In an attempt to make up for the loss of nursing home beds at Rivington House, Mayor Bill de Blasio on Thursday announced plans to build an affordable senior housing and health care facility in a city-owned building under the Manhattan Bridge.
First Deputy Mayor Anthony Shorris dropped the news while testifying before the City Council during an oversight hearing on the administration's controversial decision to lift two deed restrictions on Rivington House nursing home for HIV/AIDS patients — a decision that allowed the home to be hawked to a luxury condo developer for $72 million. The mayor's office later made a formal announcement of the plan.
But though Shorris claimed the new facility — a building operated by the Department of Environmental Protection at 30 Pike St. — will replace the "bulk of what was lost in Rivington House," the mayor's office has only said the home will provide housing for more than 100 seniors, while Rivington held 219 beds.\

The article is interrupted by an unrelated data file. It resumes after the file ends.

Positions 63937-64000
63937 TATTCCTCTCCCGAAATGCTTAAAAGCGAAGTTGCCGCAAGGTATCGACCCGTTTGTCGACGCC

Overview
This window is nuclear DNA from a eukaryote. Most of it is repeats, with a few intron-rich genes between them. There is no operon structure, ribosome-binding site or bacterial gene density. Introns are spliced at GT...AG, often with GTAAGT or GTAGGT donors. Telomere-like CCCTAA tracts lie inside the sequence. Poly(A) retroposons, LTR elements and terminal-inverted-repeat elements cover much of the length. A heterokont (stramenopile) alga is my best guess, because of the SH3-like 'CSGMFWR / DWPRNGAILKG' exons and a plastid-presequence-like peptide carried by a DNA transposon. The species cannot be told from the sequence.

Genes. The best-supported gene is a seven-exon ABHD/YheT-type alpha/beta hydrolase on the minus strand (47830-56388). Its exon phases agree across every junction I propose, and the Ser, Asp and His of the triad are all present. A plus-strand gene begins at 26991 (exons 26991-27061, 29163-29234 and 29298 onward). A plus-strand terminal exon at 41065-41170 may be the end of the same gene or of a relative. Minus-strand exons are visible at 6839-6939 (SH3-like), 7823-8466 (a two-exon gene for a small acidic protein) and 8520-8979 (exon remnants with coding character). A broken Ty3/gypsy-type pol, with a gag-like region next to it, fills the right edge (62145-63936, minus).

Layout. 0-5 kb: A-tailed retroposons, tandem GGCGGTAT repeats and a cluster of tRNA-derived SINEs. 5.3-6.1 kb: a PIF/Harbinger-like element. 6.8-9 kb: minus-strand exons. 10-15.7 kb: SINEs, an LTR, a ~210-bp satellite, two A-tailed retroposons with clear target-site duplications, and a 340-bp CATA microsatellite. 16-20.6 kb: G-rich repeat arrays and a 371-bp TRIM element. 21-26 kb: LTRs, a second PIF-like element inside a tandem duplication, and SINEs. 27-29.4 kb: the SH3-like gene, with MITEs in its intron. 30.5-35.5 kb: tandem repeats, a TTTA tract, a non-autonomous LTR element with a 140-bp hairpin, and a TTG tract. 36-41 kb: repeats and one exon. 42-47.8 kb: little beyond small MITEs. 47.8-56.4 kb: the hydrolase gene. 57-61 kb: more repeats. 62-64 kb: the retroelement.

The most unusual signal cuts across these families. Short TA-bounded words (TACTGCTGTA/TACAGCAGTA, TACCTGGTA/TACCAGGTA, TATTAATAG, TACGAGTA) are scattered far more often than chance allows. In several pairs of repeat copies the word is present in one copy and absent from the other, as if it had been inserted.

From the Observer:
It was a fitting ending for a City Council hearing that was, at its heart, about failures to communicate: another miscommunication.
After two-and-a-half hours of questioning Deputy Mayor Anthony Shorris about the city’s decision to lift a deed restriction on Rivington House, which paved the way for the AIDS hospice to be sold for profit to luxury condo developers, his testimony ended with the City Council accusing the mayor’s office of misleading them about Shorris’ schedule.
“The administration misled the Council and the Speakers Office into believing that First Deputy Mayor Shorris’ availability for the hearing this morning would be limited because of events related to the U.S Conference of Mayors in Oklahoma City. This turned out to be false,” Eric Koch, a spokesman for Council Speaker Melissa Mark-Viverito. “At a hearing which focused on government honesty and transparency this is particularly shocking and unacceptable.”
The miscommunication today played out in “real-time,” as City Councilman Ben Kallos, the chairman of the committee on governmental operations put it, when, during the hearing, he asked Shorris why he had to leave—”for the record.”
“I have appointments scheduled,” Shorris responded.